Oldenbarneveld. Febr. 15. 1804.
As I was not confident of your kind indulgence, which I did so often experience, I should hesitate, to importune you again with a letter, as I cannot expect to enhance much the pleasures of your dignified retirement by my correspondence. As you hinted in your favour of Aug—last, that the fate of my remarks on Jefferson’s and Buffon’s whimsical theories would presumptively be decided at the next meeting of the censors of your Academy, I suppose, its doom is now fixed. If so, I shall deem me self fortunate, when this event procures me the good luck, that you will condescend once more to honor me with a few of your judicious remarks and illustrations as you did before with the brouillon. I maÿ devote another winter, to give it a higher degree of perfection. I collected since a variety of valuable materials, to spread a new light on different parts of my inquiries. In what way shall I dispose of the amended performance, if I can discover an English friend to castigate the stile?
If some detached parts, whoever they were, might be deemed worthy to deserve an insertion in the mem. of your Academÿ—I should rather be gratified with it as displeased. This might heighten the value of the performance, if it became public afterwards. Your severe censure of Buffon’s molecules maniques, made me turn again to their review, and Spalanzani’s experiments have convinced me, that your judgment was strictly just.
As the historÿ of shells had such a deep share of your Philosphical investigations, I doubt not Sir! or it is in your power to supply me with some curious facts and apodictic arguments to strengthen mÿ firm belief, that no genus is annihalated. I flatter me self that I can place this subject in a more favourable light than I did in the Inquirÿ—Since I have seen Lamanon’s [bold] assertions—the wild ofspring of modern Philosophy, while his bad faith lurks under his pretensive ingenuity. I never before suspected—that Buffon’s view—as I am now apprehensive of—was, in his pretension, to assert the annihilation of the species—to inculcate—a continued succession of worlds—the one following the other in an uninterrupted series;—The large ammons Horns and annihilated incognitum being the remnants of an destructed globe—You hinted to me before—that I fostered an opinion too favourable of this gallic Naturalist——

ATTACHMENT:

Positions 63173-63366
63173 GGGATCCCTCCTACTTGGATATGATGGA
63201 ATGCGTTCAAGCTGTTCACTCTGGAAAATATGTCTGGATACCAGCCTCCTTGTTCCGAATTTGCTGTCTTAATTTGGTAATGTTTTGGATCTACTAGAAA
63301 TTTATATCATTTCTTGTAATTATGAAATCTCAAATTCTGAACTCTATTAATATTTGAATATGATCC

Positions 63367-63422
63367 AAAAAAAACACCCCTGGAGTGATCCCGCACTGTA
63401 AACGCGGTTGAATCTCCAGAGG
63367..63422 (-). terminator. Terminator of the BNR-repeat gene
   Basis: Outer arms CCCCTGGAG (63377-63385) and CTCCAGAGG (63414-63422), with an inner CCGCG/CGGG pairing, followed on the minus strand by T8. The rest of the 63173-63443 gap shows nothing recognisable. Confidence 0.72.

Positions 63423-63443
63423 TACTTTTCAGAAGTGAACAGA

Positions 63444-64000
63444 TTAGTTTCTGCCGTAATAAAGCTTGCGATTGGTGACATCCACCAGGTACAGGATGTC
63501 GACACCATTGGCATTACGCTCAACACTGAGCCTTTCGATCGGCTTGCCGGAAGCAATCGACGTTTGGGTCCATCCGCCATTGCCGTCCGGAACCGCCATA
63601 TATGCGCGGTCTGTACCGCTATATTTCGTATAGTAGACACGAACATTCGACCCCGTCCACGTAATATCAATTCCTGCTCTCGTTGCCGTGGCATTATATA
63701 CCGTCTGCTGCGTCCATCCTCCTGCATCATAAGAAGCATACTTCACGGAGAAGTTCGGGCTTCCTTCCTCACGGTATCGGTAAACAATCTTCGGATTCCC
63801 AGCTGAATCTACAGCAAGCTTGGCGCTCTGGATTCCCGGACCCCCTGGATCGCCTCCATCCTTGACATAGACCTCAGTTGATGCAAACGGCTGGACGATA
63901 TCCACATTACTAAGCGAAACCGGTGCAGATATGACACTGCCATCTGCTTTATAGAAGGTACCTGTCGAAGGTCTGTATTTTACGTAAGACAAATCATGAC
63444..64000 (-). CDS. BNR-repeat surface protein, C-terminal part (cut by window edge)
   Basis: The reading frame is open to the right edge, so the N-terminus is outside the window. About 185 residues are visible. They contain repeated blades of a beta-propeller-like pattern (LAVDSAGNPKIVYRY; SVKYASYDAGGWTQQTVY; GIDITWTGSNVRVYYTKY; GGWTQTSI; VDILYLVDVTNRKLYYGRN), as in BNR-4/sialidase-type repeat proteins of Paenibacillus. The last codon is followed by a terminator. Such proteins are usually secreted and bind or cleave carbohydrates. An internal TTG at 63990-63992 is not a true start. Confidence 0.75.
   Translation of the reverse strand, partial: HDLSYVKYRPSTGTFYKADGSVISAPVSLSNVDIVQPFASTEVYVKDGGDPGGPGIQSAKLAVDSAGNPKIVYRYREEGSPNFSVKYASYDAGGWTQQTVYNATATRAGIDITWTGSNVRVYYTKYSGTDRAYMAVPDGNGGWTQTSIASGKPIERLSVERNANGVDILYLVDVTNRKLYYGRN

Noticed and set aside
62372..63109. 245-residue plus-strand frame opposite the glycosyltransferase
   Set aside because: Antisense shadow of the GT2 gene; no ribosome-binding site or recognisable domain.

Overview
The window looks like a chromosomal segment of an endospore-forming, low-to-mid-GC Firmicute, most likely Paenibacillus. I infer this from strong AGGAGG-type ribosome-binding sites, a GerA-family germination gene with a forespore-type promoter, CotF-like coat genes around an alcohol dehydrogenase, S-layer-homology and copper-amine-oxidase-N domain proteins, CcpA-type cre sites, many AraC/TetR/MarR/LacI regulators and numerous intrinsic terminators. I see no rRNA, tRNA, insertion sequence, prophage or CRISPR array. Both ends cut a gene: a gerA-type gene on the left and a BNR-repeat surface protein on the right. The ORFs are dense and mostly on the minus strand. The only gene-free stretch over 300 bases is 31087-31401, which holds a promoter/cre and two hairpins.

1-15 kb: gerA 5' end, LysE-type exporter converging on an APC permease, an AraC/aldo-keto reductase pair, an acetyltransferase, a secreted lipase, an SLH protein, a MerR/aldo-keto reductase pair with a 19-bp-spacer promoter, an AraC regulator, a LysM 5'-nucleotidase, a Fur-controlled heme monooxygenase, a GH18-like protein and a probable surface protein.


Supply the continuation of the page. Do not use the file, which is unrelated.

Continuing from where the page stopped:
[. . .]> unfavourable ideas are thronging about my pen—now I am reflecting—on the movements of nature being in an never ending circle—the renovating power constantly exercised by Nature for the reproduction of all her subjects, animal, vegetable and mineral (Trans. Amer. Phil. iv. 256) but—
v’è ragion di tremar: parlano i sassi!
This might influence me to write it, if I had an office to loose, and was more fond of that, than of my independence—now I would proclaim the truth, could it be serviceable.
Lamanon—to return to my new–modeled Philosophatter, pretends, “that all the fossil shells are light and thin, while those of living animals in deep water are always thick and ponderous” but he did not observe that the fossils lost of their density, and are yet varying in weight according to their difference of age. He says “that the Ammonites and Nautilus are of the same tribe—that, having the same power and organization, the Ammonite is never occasionally discovered by saylors, the Nautilus often” but he does not reflect on the striking internal difference at first view, when both shells are sawn in two—The Ammonites have no hole, continuing from one cell to the other—ast
in sylvam non ligna feram.
I am begging Sir! for instruction, begging for a small share from your treasures—hoarded up from both continents—a small share for one, Sir! whom you honoured, since long, with the name of your friend.
As you thought my lucubrations deserving your approbation, notwithstanding their present defects. will you oblige me, if it is not repugnant with delicacÿ, in accepting their dedication to you, after I shall have been gratify’d with your reflections.
Since my last I have collected considerable ingredients to improve my Diss. on copper—and a vast heap of indigested materials relating to our N.W. Coast. This may remember you a promise about Ingraham’s Journal: What value do you place on Clavigero’s historÿ? I am now in an European correspondence—to investigate Particularities about the Arabian incursions from the 7—11 Cent. in the N.E. parts of Asia—from which in time the Rest of America’s Aborigines might receive some Illustrations.
A correspondence with a German Mineralogist induced me this winter to take a course of Chemistrÿ, and how deeper I dive in this and other branches of Nat. Philosophÿ, how more glorious appears to me—the goodness—the Wisdom—and our thought Surpassing greatness of our glorious maker.
By another casual inquiry I have been driven in an old track, which I had not seen since 25 years, and Swarve in this desart—to gather a few flowers—Since 2 Months—the Canon Law—or rather the [Jus] Euly. Prost—once my favorite study. Did you not Publish a Diss on the Can. Law Sir! I should be glad to be favoured with it.
Has Steward Success been complete?—So that every one, who beholds the portrait—cries with ecstatic joÿ—
Hos habuit vultus: hæc illi verba fuere
Hic decor hæc facies hic color oris erat.
What number of vol. are published by the Am. Academy? To what price about do theÿ amount? when I am acquainted with it—I might induce one of my freindly neighbors to purchase these, and allow me the perusal.
Accept my repeated assurance of high respect and veneration, permit me to recommend me to your so honouring remembrance, and allow me the sensible pleasure, that I may continue, to assure you, how I am / Dear Sir! / Your Most Obedient & Obliged / Sert.
Fr. Adr. v.d Kemp.
P.S. was you not to explain—a Saying of Count Sarsfield—on a curious occasion?
MHi: Adams Papers.